Quite incredibly, the battery life of the Nikon is almost double that of the Canon. I don't know how they do it but getting almost twice as many shots in one battery charge is something very convenient.
Even with my current camera, the Canon 7d mkii, I am forever into changing batteries and I always have two or three spares in my pocket at any time. So for convenience sake having a camera that takes double the shots of its main rival is a very big plus point.
The Nikon also has more than double the number of focus points than the Canon has (39-19). But interestingly, all of Canon's focus points are cross type focus points, which are far more accurate in getting good focus and metering for more correct exposure. Nikon's cross point focus points are highlighted in red above.
So whilst the Nikon has more total AF points it might be argued that the Canon has more accurate points. This is something to weigh up. Personally, I often use manual focus anyway as I am a landscape photographer and fast focus is not that important to me.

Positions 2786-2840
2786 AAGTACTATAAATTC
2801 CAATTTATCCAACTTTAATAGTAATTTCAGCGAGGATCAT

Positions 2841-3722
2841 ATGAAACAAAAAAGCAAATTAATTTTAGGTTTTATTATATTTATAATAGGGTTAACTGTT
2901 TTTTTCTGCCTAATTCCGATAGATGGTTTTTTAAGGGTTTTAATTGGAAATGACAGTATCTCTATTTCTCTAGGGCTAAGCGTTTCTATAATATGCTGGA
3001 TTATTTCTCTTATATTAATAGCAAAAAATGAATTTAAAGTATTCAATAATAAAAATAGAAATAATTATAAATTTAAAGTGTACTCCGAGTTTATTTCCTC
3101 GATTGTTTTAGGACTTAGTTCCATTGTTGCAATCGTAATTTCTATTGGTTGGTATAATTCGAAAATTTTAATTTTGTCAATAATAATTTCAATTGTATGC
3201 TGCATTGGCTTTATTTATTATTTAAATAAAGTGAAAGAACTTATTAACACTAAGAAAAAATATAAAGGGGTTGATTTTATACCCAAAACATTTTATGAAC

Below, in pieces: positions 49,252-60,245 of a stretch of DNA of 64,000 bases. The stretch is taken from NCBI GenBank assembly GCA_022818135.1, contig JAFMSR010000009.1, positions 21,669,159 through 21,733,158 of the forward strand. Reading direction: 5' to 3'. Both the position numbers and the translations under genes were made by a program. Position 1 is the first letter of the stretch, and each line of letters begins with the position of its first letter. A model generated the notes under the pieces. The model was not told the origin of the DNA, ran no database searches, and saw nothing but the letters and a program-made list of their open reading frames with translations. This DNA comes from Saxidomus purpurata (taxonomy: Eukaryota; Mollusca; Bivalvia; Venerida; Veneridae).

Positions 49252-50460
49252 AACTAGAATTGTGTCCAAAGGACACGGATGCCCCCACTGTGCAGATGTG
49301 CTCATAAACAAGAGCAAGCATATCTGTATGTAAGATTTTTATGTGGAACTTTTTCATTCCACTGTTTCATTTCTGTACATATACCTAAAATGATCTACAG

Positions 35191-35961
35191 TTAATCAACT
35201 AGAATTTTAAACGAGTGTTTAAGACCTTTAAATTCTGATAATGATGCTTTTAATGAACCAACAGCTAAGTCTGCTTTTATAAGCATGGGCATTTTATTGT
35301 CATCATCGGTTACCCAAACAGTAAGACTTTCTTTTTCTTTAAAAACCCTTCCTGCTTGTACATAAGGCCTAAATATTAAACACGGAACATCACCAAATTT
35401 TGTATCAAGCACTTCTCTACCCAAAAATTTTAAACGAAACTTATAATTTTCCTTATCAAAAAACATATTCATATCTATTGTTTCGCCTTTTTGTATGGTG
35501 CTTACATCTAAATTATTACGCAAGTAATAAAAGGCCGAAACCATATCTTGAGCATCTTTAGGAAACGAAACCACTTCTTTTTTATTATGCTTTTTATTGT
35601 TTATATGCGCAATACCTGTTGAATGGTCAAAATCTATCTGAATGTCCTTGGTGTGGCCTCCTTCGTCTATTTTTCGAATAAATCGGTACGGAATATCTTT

In closing, these two cameras are very similarly priced and the features are also very similar. The debate about Canon or Nikon will rage forever but these two cameras pretty much cancel each other out in terms of advantages and disadvantages.
I started out with a Canon when I got into serious DSLR photography but not because I didn't like Nikon. It happened to be at that time that Canon had a deal with 2 kit lenses, whereas the Nikon did not. So look out for extras thrown in as incentives, like on Amazon below.
I do think that the Canon range of higher level lenses is much better than Nikon's but when you get into the really high end of lenses you probably won't use either, because then if you are really serious you will start to look at lenses such as Zeiss (for Canon here, and for Nikon here).